Mortifying Sinful Deeds
Let’s begin with reading some Scriptures that teach us to mortify, that is put to death, sinful things. Consider: “Therefore, brethren, we are debtors, not to the flesh, to live after the flesh. For if ye live after the flesh, ye shall die: but if ye through the Spirit do mortify the deeds of the body, ye shall live… If ye then be risen with Christ, seek those things which are above, where Christ sitteth on the right hand of God. Set your affection on things above, not on things on the earth. For ye are dead, and your life is hid with Christ in God. When Christ, who is our life, shall appear, then shall ye also appear with him in glory. Mortify therefore your members which are upon the earth; fornication, uncleanness, inordinate affection, evil concupiscence, and covetousness, which is idolatry: For which things 'sake the wrath of God cometh on the children of disobedience: In the which ye also walked some time, when ye lived in them. But now ye also put off all these; anger, wrath, malice, blasphemy, filthy communication out of your mouth. Lie not one to another, seeing that ye have put off the old man with his deeds; And have put on the new man, which is renewed in knowledge after the image of him that created him” (Romans 8:12-13 and Colossians 3:1-10).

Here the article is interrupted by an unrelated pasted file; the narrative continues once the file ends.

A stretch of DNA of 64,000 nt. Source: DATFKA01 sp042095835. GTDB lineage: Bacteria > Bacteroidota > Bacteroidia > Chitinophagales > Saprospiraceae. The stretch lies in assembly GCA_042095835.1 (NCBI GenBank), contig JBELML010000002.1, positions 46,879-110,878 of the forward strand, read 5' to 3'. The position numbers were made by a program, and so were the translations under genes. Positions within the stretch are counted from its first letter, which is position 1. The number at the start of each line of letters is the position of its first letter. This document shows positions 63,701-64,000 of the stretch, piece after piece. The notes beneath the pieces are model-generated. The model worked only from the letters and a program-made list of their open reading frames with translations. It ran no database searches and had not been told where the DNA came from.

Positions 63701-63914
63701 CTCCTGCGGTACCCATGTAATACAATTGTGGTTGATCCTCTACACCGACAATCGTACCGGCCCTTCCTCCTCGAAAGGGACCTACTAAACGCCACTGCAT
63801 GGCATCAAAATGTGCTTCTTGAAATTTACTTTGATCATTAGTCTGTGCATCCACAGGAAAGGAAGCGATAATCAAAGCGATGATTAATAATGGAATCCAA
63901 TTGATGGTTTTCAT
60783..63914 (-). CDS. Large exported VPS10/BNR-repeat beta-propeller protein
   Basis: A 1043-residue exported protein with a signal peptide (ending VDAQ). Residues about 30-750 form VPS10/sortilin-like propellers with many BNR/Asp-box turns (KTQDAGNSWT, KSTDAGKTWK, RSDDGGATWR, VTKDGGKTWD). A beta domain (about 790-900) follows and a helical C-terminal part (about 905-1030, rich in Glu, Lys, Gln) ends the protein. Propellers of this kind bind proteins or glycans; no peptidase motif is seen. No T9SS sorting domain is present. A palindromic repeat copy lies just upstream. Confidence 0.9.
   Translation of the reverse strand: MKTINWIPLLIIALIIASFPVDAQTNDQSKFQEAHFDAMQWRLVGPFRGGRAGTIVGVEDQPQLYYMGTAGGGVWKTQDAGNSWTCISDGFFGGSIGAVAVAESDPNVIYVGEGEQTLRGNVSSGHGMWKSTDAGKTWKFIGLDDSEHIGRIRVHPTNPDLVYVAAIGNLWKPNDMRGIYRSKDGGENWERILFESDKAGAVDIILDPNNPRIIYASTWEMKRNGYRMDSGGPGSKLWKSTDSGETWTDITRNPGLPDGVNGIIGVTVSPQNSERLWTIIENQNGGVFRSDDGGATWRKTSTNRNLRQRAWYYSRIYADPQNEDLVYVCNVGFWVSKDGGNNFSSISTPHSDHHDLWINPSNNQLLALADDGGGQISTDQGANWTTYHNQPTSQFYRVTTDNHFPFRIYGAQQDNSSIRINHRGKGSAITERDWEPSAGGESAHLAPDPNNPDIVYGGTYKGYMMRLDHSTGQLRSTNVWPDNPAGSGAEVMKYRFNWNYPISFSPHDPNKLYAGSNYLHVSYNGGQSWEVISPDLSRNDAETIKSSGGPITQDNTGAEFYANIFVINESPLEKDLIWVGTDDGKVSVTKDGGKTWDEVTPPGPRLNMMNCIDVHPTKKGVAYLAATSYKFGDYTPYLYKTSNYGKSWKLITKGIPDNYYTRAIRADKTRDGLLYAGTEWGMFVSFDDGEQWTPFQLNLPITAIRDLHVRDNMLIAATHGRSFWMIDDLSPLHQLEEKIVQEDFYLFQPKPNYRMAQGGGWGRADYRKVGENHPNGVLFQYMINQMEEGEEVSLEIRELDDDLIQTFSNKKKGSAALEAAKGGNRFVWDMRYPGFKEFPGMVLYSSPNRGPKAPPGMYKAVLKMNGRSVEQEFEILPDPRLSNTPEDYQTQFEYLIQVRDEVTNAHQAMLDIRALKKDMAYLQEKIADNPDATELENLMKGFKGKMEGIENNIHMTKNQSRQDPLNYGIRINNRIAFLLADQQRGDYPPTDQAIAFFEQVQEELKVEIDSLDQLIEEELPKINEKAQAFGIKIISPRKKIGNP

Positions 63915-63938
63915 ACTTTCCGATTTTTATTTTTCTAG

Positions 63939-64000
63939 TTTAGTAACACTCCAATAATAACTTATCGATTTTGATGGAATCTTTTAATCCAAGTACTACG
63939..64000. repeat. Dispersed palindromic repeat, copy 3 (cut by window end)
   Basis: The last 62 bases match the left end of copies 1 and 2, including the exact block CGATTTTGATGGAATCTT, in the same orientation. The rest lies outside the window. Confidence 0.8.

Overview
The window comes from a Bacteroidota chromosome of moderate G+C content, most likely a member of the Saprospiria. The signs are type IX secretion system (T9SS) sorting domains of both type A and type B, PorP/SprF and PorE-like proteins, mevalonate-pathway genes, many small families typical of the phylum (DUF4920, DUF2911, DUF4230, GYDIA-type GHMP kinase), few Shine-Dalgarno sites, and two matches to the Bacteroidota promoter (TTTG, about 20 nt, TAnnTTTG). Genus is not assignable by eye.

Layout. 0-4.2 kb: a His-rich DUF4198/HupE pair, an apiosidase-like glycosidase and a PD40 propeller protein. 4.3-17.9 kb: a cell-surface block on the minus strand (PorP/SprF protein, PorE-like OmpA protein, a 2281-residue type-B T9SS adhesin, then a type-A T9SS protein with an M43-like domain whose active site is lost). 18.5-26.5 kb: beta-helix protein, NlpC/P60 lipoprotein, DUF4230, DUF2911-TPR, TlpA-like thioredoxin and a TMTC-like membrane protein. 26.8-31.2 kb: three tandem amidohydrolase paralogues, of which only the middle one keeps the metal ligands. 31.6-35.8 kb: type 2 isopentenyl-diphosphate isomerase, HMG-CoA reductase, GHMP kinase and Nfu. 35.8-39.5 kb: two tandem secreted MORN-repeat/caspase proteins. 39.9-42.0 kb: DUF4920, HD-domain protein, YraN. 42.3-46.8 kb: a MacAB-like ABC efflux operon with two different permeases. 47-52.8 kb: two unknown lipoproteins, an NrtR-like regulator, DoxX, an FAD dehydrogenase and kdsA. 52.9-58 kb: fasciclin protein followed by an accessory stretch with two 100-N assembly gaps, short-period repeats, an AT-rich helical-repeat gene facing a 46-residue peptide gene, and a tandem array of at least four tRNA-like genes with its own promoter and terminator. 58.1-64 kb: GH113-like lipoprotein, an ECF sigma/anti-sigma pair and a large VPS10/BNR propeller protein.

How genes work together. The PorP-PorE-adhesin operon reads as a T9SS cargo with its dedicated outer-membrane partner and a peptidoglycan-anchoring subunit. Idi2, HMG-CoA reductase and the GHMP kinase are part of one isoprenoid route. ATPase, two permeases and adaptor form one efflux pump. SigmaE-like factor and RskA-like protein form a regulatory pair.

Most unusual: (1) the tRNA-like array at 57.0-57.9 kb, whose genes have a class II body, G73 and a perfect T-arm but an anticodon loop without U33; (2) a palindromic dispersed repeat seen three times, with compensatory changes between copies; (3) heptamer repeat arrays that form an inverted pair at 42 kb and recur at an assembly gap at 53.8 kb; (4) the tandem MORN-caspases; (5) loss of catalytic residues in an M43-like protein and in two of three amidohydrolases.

If you will reread the Scriptures I just quoted, the answers are contained therein. By focusing on spiritual things above all else we will be empowered to stop sinful practices in our lives. Nothing is said in those contexts that say you will lose certain desires. What is said is that you can put to death the action that sinful desires lead to.
When you and I were sinners of the world, we allowed ourselves to fulfill sinful lusts of the flesh and mind (Ephesians 2:3). In Christ, we have committed to stopping ourselves from engaging in things we know are wrong (Ephesians 4:21-32). You do not have to feel like you have sinned by being tempted. Sin is the act of violating God’s word (I John 3:4). What you have to do is not give in to sinful desires. Understand that, for every sinful desire, God has provided us a way not to give in to that sinful desire (I Corinthians 10:13).